Urs Fischer (b. 1973)
On occasion, Christie’s has a direct financial int… Read more PROPERTY FROM A PRIVATE INTERNATIONAL COLLECTION
Urs Fischer (b. 1973)


Urs Fischer (b. 1973)
galvanized cast bronze, bronze, two-component epoxy primer, polyester filler, two-component polyester body filler, urethane primer, polyester paint, acrylic polyurethane matte clearcoat, in two parts
left nail: 70 ½ x 14 5/8 x 44 ¼in. (179 x 37 x 112.5cm.)
right nail: 75 5/8 x 28 3/8 x 16 7/8in. (192 x 72 x 43cm.)
overall: 75 5/8 x 88 5/8 x 44 ¼in. (192 x 225 x 112.5cm.)
Executed in 2012
Sadie Coles HQ, London.
Acquired from the above by the present owner in 2013.
Venice, Palazzo Grassi, Madame Fisscher, 2012.
Los Angeles, The Museum of Contemporary Art, Urs Fischer, 2013, p. 395 and p. 604 (illustrated in colour, p. 396).
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Lot Essay

‘If I had a world of my own, everything would be nonsense. Nothing would be what it is, because everything would be what it isn’t’ – Alice, Alice in Wonderland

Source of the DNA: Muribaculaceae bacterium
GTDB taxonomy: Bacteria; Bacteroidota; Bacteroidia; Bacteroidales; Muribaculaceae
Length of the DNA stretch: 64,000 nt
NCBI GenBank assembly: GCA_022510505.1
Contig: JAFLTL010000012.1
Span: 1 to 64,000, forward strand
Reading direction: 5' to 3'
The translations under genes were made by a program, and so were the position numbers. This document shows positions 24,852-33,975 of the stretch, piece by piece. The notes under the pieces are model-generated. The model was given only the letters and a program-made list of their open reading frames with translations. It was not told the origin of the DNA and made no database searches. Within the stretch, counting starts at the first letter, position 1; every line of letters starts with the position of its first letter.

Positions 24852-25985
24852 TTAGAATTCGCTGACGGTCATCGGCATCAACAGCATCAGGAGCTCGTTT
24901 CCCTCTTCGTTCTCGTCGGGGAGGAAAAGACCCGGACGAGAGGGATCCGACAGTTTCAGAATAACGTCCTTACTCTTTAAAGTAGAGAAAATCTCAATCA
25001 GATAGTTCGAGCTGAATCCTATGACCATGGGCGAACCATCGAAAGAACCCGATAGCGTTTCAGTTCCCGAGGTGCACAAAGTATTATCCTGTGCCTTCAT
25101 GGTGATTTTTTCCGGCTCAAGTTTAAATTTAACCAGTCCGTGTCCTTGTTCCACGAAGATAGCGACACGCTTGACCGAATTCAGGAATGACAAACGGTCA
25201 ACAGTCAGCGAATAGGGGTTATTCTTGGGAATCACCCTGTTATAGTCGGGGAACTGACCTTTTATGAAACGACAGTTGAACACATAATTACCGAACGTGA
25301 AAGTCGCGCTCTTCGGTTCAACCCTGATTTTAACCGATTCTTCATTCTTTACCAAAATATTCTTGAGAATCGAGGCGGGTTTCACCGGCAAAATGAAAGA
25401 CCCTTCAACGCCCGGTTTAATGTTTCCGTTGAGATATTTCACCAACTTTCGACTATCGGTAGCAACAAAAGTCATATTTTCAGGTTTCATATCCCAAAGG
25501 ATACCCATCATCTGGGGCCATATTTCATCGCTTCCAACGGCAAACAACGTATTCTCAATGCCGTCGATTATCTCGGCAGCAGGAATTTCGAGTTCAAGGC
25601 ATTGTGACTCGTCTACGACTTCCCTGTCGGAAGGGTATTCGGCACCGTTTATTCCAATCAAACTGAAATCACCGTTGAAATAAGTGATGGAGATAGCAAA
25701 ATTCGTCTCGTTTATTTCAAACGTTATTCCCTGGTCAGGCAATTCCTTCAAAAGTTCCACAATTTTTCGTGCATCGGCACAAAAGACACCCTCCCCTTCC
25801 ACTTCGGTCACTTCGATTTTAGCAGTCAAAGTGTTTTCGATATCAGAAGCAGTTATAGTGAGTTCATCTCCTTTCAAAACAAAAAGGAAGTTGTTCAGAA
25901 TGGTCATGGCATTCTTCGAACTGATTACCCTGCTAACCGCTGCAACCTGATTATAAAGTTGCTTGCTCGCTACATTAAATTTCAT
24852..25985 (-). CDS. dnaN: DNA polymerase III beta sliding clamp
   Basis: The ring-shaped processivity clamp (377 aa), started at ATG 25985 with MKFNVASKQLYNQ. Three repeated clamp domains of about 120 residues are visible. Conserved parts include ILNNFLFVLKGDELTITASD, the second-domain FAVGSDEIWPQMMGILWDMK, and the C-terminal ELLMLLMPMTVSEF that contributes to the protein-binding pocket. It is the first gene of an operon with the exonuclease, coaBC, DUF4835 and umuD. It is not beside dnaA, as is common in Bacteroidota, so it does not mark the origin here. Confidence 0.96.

Precisely accurate yet delightfully outsized, Urs Fischer’s meme, 2012 is a humorous take on the Duchampian ready-made. Formed of two nails, this deceptively simple sculpture is an enchanting example of the artist’s neo-Surrealist vocabulary, where the fanciful and the banal coexist, where objects grow and shrink with a Wonderland delight. When asked about his attraction to quotidian objects, Fischer said, ‘I don't find them dull. Maybe it's an obvious choice, but those are the things I relate to. What if I did a Fabergé egg? Would that be better? Even if I have nothing to do with it? I just use stuff that’s around me. And those objects, those domestic images, as you call them, are made in human scale, so they can also be related to humans. They’re made by humans and for humans. They speak about us. And they are things you are bound to deal with’ (U. Fischer, quoted in M. Gioni, ‘This is my Grandmother, She Makes Really Genius Cakes: An Interview with Urs Fischer’, in Urs Fischer: Shovel in a Hole, exh. cat., New Museum, New York, 2010, p. 63). Although these tools may be recognizable, Fischer traffics in the outlandish and unexpected with the aim of disturbing the edges of reality. While the title of the present work may hint at a representational meaning, little is illuminated by the minimalist configuration. Instead, meme simply asks for a reconsideration of preconceived ideas, for the fantastical to be believable and concrete.

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